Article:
13. #33
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    Feb 2006
    Location
    USA
    Posts
    148

    Default Basic cables

    Hey, 'drew.

    I'm going to go with the moderator here and ask what cables you're currently using, and what electronics are in front of the Pass amp. I have no problem with your amp, as I use a 15 watt Pass clone in front of my Monitor 30's. And they've never sounded thin.

    Of the cables you mention, I'd try the Kimber first - a no BS product.

    Let us in on the rest of your system.

  14. #34
    Join Date
    Jul 2011
    Location
    Singapore
    Posts
    43

    Default Basic cables

    Quote Originally Posted by Vooidudrew View Post
    I am trying very hard to get the proper sound from these new P3esr speakers. I am running them from a Pass Labs XA 30.5 Class A amplifier at 30 watts. Actually much higher but you already know that!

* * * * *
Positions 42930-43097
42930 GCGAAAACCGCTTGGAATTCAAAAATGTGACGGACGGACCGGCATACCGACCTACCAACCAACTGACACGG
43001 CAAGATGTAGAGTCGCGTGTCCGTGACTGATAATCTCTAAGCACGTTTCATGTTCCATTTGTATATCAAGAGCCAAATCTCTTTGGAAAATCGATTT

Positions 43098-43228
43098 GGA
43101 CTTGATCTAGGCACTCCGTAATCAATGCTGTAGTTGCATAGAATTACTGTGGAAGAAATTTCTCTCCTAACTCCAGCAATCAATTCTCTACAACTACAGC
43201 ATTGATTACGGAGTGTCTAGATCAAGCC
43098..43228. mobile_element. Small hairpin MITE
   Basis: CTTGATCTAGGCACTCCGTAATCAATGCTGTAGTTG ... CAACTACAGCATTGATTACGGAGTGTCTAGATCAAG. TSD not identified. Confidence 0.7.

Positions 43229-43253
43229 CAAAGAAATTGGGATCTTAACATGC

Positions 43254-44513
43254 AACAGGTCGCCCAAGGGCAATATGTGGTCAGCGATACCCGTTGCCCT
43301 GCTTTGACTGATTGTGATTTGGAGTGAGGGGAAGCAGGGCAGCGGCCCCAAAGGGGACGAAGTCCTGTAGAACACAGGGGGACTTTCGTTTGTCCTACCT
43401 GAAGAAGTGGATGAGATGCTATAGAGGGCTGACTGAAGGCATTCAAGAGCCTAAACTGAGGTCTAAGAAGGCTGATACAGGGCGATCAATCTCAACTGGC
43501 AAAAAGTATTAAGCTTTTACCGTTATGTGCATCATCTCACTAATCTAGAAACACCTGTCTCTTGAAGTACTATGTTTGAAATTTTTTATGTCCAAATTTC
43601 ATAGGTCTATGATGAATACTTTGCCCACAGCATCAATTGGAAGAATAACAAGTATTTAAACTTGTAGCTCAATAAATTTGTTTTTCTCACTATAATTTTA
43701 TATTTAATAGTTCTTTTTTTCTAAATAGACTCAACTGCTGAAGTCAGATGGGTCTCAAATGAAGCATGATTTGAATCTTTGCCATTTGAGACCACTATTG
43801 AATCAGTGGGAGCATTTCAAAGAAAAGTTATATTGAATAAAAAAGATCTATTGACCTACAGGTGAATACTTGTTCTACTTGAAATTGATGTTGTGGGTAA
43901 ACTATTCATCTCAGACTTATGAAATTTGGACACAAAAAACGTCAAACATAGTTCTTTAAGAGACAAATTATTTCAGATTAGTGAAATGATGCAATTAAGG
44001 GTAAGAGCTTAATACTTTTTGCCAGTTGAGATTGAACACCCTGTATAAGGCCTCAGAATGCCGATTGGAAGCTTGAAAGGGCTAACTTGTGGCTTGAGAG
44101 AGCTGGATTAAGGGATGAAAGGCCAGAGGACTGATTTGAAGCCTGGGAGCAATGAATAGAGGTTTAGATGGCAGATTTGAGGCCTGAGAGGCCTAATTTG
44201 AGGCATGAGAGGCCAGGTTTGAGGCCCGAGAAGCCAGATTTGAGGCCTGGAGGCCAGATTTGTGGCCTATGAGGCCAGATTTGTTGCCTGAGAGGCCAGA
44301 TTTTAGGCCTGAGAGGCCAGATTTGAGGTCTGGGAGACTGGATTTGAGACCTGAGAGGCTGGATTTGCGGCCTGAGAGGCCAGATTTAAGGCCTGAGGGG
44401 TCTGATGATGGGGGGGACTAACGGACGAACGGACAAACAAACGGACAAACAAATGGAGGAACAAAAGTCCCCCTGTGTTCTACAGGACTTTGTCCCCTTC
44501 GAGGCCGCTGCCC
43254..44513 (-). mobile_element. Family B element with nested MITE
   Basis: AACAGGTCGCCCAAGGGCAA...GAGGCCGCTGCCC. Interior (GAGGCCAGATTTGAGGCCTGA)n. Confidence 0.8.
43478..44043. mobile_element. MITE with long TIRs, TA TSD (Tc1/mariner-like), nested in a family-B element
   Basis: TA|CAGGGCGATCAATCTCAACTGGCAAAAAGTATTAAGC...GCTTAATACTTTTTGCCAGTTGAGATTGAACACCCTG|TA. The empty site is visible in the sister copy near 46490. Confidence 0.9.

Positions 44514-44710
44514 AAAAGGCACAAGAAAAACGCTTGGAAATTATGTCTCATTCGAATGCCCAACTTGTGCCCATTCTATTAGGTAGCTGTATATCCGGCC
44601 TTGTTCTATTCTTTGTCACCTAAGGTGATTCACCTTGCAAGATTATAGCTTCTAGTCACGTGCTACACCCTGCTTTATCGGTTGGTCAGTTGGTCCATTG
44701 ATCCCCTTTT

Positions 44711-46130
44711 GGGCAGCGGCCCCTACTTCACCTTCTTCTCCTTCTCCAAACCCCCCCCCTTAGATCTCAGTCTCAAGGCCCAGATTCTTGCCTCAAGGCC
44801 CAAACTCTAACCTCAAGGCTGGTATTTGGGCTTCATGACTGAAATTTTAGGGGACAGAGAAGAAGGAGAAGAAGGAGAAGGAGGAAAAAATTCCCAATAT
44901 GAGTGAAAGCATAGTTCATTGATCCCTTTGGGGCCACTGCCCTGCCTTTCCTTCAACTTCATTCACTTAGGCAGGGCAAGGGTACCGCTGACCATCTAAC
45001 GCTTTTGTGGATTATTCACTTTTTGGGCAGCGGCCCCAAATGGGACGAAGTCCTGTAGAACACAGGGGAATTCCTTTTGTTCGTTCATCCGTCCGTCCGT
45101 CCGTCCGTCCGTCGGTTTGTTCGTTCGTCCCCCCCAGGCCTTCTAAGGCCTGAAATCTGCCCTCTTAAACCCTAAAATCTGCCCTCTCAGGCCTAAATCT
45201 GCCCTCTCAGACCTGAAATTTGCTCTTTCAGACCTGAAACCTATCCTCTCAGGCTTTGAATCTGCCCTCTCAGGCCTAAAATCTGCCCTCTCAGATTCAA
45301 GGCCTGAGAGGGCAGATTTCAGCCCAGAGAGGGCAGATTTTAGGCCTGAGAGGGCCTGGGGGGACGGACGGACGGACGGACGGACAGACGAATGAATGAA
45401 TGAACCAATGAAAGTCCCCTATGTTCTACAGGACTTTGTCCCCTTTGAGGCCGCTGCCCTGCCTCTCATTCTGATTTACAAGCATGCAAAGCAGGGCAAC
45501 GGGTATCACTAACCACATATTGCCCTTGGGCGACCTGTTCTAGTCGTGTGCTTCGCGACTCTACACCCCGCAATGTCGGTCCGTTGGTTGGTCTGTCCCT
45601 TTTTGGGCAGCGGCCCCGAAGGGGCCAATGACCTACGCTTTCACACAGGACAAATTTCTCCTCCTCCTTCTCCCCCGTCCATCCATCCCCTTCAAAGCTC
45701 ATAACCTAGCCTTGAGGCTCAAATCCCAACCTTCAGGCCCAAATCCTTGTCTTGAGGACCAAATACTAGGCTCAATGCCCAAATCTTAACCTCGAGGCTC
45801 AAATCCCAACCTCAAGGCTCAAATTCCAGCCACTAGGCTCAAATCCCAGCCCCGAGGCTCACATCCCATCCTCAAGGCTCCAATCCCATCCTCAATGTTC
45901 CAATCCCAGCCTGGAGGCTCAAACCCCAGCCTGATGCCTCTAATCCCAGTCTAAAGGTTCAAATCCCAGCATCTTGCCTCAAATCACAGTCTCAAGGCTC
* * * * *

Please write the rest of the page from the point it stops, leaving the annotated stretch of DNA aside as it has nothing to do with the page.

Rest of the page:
I am trying to find a pair of quality speaker cables that match with your speakers. I feel the sound just a tad on the thin side or I haven't adjusted my ears to "pure" sound of flawed recordings. I listen to the Stones to Lucinda Williams to Coltrane to Miles. James Taylor to The Beatles.

    Can you point me in a few directions for a pair of 8-9' cables.

    Nordost Red Dawn LS
    Kimber 8TC
    Crimson
    are the ones I am currently looking at.